Thursday, July 12, 2007

Bad influence

Could it be that (many) american films encourage an attitude of "rules apply to everyone else but me"? I've been saying that this is becoming a very nasty attitude in Mexico. Not just on the way people drive: when I drove into the Mall today, at least 10 cars (most of them new models of SUVs) crossed on red light into the parking lot. Years ago, there only few people like that, nowadays almost everyone behaves like rules don't apply to them.

Many films have similar plots like Rambo... when rules, and establishment affect you, it is OK to stand up and break the rules. Take Harrison Ford trying to prove he's innocent... or the guy who kidnaps a police station... etc, etc. It's Ok to think that some rules are "optional" but not every rule, and not every time... and some other rules are not optional, they are mandatory! I think that propaganda, media, and brain wash are damaging the idea of order and social behavior. When people start to believe (and act upon that) that rules are OK, until they don't want to follow them... (like: why should I wait in line until traffic lights are green, when I can cross right now)... it's when things go into chaos.

That same line of thought goes into design. If you think that rules, specifications, standards, design brief or whatever, apply to everyone else but you... well, things might also fall into chaos. Those guidelines are there for a reason... some are legal, some are rules from previous experiences, some are the client's specifications. My typical example is a client who wants a house, and the architect says: "no way, I am going to design a cathedral like the sagrada familia because that's what my creativity tells me to do, and you (client) have no say on creative matters". Can you imagine that! Well, unfortunately that's how some young (industrial) designers respond to their design brief.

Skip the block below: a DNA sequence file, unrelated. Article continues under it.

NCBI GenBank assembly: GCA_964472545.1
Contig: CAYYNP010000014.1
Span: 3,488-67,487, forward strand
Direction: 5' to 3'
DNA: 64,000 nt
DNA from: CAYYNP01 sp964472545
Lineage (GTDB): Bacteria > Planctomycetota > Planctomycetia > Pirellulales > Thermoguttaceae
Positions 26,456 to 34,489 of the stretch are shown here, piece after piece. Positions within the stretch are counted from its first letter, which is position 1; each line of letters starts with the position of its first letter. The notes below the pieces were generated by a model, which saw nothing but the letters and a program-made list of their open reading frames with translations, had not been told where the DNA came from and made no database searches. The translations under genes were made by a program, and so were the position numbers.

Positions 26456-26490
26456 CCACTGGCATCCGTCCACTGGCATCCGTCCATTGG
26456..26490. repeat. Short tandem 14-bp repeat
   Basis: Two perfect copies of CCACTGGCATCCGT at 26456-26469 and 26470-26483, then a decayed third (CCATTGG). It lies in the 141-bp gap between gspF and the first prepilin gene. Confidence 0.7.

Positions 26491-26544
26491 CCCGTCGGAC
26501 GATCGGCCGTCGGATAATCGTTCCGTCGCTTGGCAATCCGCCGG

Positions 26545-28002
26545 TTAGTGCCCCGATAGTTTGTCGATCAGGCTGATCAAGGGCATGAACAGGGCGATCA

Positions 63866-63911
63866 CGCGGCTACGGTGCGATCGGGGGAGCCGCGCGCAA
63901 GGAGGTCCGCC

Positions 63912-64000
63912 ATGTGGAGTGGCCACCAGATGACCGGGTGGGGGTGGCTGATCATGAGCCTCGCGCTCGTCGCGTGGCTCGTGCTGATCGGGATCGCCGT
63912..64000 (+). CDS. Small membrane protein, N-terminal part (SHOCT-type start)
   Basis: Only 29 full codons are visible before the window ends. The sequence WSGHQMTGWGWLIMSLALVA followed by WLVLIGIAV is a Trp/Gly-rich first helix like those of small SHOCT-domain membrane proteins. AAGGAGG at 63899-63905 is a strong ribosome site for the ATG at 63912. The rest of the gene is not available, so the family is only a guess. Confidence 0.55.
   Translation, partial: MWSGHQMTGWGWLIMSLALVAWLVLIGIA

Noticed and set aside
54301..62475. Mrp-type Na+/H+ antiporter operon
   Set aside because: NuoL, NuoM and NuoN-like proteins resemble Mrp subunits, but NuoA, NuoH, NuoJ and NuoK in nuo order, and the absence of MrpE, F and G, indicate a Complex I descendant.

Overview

But it's not just what the client wants. There's also the social and environmental responsibility. There are many engineers and designers in all kinds of industries "polishing" design. i.e. making small (or big) changes on how products are made, from optimizing shapes, to optimizing assembly or materials, etc. They know that a small change can represent less minutes of assembly, or less material... and that translates into saving some money. Even when it's a few cents, because products that are produced by the millions, 5 cents can become 5 millions in savings. So, why not taking that into account on the first place? Don't think that rules apply to everyone else but you... so you can just waste materials, and throw useless shapes and do as you like just like this monster home. Like I saw today on a billboard : "You don't need more money. You need better taste"

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